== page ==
• Two, Three, Many Worlds: Radical Methodologies for Global History

    An issue of: Radical History Review
    Number: 91
    Pages: 200
  • Paperback: $14.00 - In Stock
    978-0-8223-6614-0
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  • 1. Editors’ Introduction–Duane J. Corpis And Ian Christopher Fletcher

    2. Justice For Bhopal–Ian Christopher Fletcher, Takamitsu Ono, And Alka Roy

    3. Pluralizing Capital, Challenging Eurocentrism: Toward Post-Marxist Historiography–John T. Chalcraft

    4. Atlantic And Pacific Crossings: Race, Empire, And “The Labor Problem” In The Late Nineteenth Century–Matthew Guterl And Christine Skwiot

    5. Beyond Compare: Comparative Method After The Transnational Turn–Micol Seigel

    6. Introduction: Many Worlds, Many Histories, Many Historians–Duane J. Corpis

    7. A Total History?–Rafael Hernández

    8. Historiography–Abolade Adeniji

    9. Breaking The Wall Of Silence: Slavery In Mauritian Historiography–Vijaya Teelock

    10. A Specter Is Still Haunting: The Specter Of World History–Masao Nishikaw

    11. History Is Not Done With Us: Dreaming Through The Past–Mukoma Wa Ngug

    12. Much Ado About Something: The New Malaise Of World History–Vinay Lal

    Teaching Radical History

    13. Introduction: Teaching A Gendered World–Ian Christopher Fletcher And Karen Sotiropoulo

    14. Women’s History And World History Courses–Merry Wiesner-Hanks

    15. Engendering World History–Ulrike Strasser And Heidi Tinsman

    16. Teaching Across Borders: Katherine Mayo’s Mother India–Jyotsna Uppal

    (Re)Views

    17. Scenes From The Revolution: A Dialogue On Film, Politics, And History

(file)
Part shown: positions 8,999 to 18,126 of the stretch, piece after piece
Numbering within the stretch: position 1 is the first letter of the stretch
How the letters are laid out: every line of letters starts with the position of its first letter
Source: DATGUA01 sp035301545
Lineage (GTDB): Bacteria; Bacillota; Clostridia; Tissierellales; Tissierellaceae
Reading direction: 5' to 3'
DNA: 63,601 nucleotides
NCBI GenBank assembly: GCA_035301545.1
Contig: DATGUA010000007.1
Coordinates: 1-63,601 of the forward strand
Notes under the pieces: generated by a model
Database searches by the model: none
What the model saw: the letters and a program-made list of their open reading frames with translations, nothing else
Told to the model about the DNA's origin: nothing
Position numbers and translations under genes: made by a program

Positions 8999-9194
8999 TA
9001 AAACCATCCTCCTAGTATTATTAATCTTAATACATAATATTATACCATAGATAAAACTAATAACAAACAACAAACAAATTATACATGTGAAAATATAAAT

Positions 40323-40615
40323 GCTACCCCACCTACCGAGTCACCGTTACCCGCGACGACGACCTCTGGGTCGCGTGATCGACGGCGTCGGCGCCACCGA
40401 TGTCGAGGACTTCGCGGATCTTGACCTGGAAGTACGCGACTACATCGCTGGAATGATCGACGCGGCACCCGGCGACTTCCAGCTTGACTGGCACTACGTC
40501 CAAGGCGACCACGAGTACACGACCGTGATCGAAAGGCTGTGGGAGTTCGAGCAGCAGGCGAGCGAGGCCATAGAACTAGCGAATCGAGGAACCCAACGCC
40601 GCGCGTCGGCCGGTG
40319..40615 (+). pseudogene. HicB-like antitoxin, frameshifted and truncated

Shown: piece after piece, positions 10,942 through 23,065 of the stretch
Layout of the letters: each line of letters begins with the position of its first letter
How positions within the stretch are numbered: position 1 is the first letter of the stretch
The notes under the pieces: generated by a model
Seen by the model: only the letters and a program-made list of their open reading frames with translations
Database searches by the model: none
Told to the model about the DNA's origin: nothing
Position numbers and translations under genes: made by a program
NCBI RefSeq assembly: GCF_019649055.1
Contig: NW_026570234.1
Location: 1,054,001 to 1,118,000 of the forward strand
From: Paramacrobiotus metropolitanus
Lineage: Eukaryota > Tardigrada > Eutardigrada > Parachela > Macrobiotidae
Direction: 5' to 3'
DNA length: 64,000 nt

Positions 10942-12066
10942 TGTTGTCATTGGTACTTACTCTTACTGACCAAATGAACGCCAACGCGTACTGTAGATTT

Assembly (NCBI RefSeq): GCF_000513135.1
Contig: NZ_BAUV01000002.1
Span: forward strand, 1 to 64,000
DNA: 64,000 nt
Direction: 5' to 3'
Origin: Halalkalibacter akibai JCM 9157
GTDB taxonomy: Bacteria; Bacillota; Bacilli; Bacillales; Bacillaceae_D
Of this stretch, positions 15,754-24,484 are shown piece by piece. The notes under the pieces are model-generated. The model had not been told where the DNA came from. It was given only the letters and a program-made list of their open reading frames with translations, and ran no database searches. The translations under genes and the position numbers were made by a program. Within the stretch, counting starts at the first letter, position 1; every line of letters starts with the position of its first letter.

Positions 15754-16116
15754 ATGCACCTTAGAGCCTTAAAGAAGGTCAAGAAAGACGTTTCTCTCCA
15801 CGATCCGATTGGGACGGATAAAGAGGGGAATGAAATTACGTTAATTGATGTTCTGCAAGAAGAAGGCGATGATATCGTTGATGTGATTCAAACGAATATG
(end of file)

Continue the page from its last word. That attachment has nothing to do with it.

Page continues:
Review Of The Revolution Will Not Be Televised, Directed By Kim Bartley

    And Donnacha O’Briain; And A Grin Without A Cat, Directed By Chris Marker–Yaël Simpson Fletcher And Nalini Persaud

    18. The Abusable Past–R. J. Lambrose

    19. Notes On Contributors

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  • Description

    What can radical historians learn by engaging with new trends in world history? This special issue of the Radical History Review explores some of the possibilities created by the dialogue between world history and radical history—in the way we frame our research, narrate our stories, and teach our subjects. It also suggests how radical understandings of world history can be integrated into both scholarly and political work for social movements and oppressed communities inexorably shaped by transnational, transregional, and global processes.

    Contributors. Abolade Adeniji, John T. Chalcraft, Duane J. Corpis, Ian Christopher Fletcher, Yaël Simpson Fletcher, Matthew Guterl, Rafael M. Hernández, Vinay Lal, R. J. Lambrose, Mukoma wa Ngugi, Masao Nishikawa, Takamitsu Ono, Nalini Persaud, Alka Roy, Micol Seigel, Christine Skwiot, Karen Sotiropoulos, Ulrike Strasser, Vijaya Teelock, Heidi Tinsman, Jyotsna Uppal, Merry Wiesner-Hanks

Fall 2017
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